When I was fourteen, I made a decision. If I was doomed to live in a trailer park next to an airport, I could complain about the smell of the jet fuel like my mom, I could drink myself to death over the noise like everybody else, or I could learn to fly.
Heaven Beach, South Carolina, is anything but, if you live at the low-rent end of town. All her life, Leah Jones has been the grown-up in her family, while her mother moves from boyfriend to boyfriend, letting any available money slip out of her hands. At school, they may diss Leah as trash, but she’s the one who negotiates with the landlord when the rent’s not paid. At fourteen, she’s the one who gets a job at the nearby airstrip.
But there’s one way Leah can escape reality. Saving every penny she can, she begs quiet Mr. Hall, who runs an aerial banner-advertising business at the airstrip and also offers flight lessons, to take her up just once. Leaving the trailer park far beneath her and swooping out over the sea is a rush greater than anything she’s ever experienced, and when Mr. Hall offers to give her cut-rate flight lessons, she feels ready to touch the sky.
By the time she’s a high school senior, Leah has become a good enough pilot that Mr. Hall offers her a job flying a banner plane. It seems like a dream come true . . . but turns out to be just as fleeting as any dream. Mr. Hall dies suddenly, leaving everything he owned in the hands of his teenage sons: golden boy Alec and adrenaline junkie Grayson. And they’re determined to keep the banner planes flying.
Though Leah has crushed on Grayson for years, she’s leery of getting involved in what now seems like a doomed business—until Grayson betrays her by digging up her most damning secret. Holding it over her head, he forces her to fly for secret reasons of his own, reasons involving Alec. Now Leah finds herself drawn into a battle between brothers—and the consequences could be deadly.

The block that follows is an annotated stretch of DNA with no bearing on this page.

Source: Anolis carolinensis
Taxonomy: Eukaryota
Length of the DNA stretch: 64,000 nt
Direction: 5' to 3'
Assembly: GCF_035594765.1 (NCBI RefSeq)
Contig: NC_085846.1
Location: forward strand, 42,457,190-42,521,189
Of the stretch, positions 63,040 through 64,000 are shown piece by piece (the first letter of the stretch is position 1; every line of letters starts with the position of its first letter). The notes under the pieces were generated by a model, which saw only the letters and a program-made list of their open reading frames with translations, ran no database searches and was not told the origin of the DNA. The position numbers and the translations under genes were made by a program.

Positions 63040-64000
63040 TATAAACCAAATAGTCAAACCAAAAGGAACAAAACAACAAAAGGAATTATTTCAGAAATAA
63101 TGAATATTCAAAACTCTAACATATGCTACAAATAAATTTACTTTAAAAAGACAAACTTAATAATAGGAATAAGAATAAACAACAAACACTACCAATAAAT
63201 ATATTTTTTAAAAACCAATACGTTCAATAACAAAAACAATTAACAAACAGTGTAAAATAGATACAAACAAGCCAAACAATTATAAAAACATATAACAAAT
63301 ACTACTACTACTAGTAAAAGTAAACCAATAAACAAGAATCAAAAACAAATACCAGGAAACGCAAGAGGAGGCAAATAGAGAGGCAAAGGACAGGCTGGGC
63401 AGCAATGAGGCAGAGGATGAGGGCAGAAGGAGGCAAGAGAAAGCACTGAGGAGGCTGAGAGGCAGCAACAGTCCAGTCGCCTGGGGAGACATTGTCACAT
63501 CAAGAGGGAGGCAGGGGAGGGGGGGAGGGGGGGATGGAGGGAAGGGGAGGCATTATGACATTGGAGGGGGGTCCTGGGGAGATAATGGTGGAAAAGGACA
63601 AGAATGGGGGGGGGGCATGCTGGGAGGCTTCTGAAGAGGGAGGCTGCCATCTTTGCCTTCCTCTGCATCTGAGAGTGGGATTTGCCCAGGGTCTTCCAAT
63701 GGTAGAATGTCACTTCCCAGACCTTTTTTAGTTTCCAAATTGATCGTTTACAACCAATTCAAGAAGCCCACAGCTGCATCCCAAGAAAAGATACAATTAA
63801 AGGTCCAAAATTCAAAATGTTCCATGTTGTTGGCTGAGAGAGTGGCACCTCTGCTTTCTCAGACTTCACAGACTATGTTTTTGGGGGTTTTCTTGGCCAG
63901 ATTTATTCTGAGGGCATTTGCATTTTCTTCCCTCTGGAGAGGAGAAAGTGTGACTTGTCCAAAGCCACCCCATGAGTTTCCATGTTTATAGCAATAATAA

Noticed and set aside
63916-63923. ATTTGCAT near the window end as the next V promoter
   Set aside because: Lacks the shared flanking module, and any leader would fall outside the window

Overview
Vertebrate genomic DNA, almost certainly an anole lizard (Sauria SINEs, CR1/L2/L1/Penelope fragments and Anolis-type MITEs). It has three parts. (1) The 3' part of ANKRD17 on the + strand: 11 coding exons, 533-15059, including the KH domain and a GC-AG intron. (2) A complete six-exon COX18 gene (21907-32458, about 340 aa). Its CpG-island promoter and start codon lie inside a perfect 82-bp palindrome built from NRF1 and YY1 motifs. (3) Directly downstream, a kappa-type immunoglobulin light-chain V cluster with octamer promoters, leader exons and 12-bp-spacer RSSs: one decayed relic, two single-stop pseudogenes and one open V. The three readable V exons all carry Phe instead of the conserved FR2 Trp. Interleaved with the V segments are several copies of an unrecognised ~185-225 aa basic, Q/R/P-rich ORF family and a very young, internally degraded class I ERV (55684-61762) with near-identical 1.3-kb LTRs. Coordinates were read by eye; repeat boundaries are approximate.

(Synopsis and Image from Goodreads)
This was my first Jennifer Echols book, and I have to say, it really impressed me! I’ve been hearing a lot of talk from bloggers lately about her, and I have been wanting to give her a shot, especially with this new book.
Such a Rush is addicting – the characters was very flawed, yet somehow you like them enough to keep on reading. Leah is one of those people you meet and wish you could just take in because her life isn’t good. In fact, it’s pretty bad – other than flying, of course. And her best friend, Molly, I didn’t like from the start. She seemed like she didn’t care about Leah for much more than just the surface, and didn’t want to have to deal with the stuff in Leah’s life unless she absolutely had to.
Grayson and Alec come into the story about halfway through, and by then, you’ve heard so much about them, that when you meet them you’re like, “What? These are the guys Leah won’t shut up about?” And Grayson was totally not a guy I liked. But then, he grew on you. He was hot and cold though – one moment totally sweet, the next hard and rude. Alec, on the other hand, was sweet, slightly carefree, and totally not what Leah needed in a boyfriend. She needed a Grayson – just without the bad parts.
So when all of Grayson, Alec, Leah, and the Hall family past is dredged up, Leah is involved, and not necessarily in the way she wants. All of a sudden, Leah is important to a family she has always wanted to be a part of, and it’s not exactly glorious by any means. The only question is: why have the brothers changed?
I really enjoyed this book – it’s original, well written, and the characters are real. They feel like people you could meet walking down the street, and that is becoming harder and harder to find now in fiction. The story is interesting and a great read! I highly suggest this book.